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DWell, this thread got me investigating.

I ordered myself a pair of lasts. I think I should be able to make them work. Just got lucky on eBay.

I also found this guy in Australia. Tim Skyrme seems to have written the book we are looking for.

http://www.shoemakingbook.com/purchase page.htm

I haven't gathered the funds for this purchase yet.

I also found a few schools that teach lasted shoes. There is a school in Washington State, at least 2 in London, and one in New Orleans. 

Of course these are expensive options. I'm sure they are well worth the money, but it is money I don't have.

The last time I bought shoes I found that the ball on my left foot is a good bit wider than my right.

I also broke both my heels in 2010. I need comfortable shoes. I can't imagine how good a pair of bespoke shoes or even better work boots might feel.

If I build 5 pairs before I get them right (for me) I would be way ahead of the game. I know most bespoke shoes start at over 3 grand.

It may be months before I even start this, but I have committed myself to trying it. I have watched a lot if videos and think I could wing a pair of Chukka boots for practice, or something.

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bikermutt07, There is also https://www.cordwainertools.com/ This guy makes a lot of shoes and has some instructional videos for sale, along with tool and supplies. It's not much cheaper.

Skyrme's book is pretty regarded in the bespoke shoe community. I plan on getting a copy someday myself. 

A good book for education purposes is "Handmade Shoes for Men".  https://www.amazon.com/Handmade-Shoes-Men-László-Vass/dp/3848003686/ref=sr_1_1?s=books&ie=UTF8&qid=1520968724&sr=1-1&keywords=Handmade+Shoes+for+Men . It does not have patterns but is great on history and understanding the process. And inspiration for your own designs.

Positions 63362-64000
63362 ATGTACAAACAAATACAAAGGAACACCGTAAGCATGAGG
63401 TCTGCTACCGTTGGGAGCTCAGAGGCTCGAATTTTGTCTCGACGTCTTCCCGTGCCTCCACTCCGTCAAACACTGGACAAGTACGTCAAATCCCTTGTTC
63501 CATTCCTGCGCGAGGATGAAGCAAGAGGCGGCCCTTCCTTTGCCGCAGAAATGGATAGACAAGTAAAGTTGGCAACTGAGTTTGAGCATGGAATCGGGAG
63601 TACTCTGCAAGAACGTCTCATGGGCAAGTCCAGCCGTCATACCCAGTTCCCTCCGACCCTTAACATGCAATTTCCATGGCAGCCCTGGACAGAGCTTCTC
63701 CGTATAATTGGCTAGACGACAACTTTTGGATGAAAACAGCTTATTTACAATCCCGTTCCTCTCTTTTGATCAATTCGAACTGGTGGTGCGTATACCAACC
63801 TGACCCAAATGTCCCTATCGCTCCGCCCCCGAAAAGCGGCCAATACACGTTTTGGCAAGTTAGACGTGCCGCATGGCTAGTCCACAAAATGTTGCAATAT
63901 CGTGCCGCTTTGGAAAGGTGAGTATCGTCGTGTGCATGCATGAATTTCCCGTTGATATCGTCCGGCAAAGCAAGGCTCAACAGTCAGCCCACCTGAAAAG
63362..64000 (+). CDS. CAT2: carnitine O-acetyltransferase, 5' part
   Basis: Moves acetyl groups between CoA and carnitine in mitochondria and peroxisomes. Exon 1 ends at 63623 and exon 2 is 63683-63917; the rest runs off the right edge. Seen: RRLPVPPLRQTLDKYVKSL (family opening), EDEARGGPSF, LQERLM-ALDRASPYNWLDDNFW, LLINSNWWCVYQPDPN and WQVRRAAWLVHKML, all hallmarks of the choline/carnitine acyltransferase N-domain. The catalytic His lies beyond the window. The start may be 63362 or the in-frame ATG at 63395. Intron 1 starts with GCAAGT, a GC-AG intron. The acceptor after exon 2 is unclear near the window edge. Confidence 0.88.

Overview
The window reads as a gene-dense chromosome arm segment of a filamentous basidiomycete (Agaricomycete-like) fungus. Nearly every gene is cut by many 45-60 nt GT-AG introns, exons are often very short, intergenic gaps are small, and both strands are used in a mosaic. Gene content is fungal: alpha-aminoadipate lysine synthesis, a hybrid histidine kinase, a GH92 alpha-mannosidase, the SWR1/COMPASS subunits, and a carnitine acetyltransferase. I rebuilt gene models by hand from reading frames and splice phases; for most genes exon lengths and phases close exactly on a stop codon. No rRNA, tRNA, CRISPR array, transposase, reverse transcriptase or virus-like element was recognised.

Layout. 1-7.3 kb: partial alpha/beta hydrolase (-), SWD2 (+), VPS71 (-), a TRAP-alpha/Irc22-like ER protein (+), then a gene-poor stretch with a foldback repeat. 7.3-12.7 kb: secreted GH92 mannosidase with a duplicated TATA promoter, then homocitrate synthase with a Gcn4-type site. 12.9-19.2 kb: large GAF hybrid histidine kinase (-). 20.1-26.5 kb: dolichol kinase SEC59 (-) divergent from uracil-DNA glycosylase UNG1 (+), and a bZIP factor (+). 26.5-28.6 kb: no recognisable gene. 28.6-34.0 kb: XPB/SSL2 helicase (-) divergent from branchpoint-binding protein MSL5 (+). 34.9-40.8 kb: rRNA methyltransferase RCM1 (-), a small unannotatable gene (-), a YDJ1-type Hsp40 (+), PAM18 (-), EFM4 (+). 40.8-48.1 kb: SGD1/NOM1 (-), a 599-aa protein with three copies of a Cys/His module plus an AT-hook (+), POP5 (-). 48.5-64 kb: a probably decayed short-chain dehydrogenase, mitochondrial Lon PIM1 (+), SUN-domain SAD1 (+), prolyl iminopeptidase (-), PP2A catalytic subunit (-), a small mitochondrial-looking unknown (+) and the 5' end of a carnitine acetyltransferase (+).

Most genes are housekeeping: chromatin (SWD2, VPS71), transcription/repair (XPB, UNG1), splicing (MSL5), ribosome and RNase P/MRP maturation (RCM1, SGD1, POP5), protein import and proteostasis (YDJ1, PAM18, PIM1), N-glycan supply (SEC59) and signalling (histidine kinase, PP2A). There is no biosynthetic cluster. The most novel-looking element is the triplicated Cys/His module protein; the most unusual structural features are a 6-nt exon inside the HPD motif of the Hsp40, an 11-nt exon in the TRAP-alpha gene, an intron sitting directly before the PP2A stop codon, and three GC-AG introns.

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5 hours ago, arashikage said:

bikermutt07, There is also https://www.cordwainertools.com/ This guy makes a lot of shoes and has some instructional videos for sale, along with tool and supplies. It's not much cheaper.

Skyrme's book is pretty regarded in the bespoke shoe community. I plan on getting a copy someday myself. 

A good book for education purposes is "Handmade Shoes for Men".  https://www.amazon.com/Handmade-Shoes-Men-László-Vass/dp/3848003686/ref=sr_1_1?s=books&ie=UTF8&qid=1520968724&sr=1-1&keywords=Handmade+Shoes+for+Men . It does not have patterns but is great on history and understanding the process. And inspiration for your own designs.

Thanks. In my research I found the handmade shoes for men book. But , I don't think it covers making or adjusting the lasts. And really, I think that will be at the heart of a great fitting shoe.

   How and where the adjustments are made is what I am really wanting to know about. 

I'll check out the video series as well. It is probably out of my current chewing gum budget though.

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Ok guys, we have hit the motherload.:)

Today I was searching for more last suppliers and ran across an old thread here.

It was of course someone trying to make shoes with no guidance. Well, some one suggested the Honorable Cordwainers Company. This is a 501c non-profit dedicated to the preservation of the the shoe making craft.

They have free digital downloads, a library, as well as dozens of DVDs available from annual demonstrations from the 80s or 90s.

Here is a link. I believe I will be signing up for this.

http://www.thehcc.org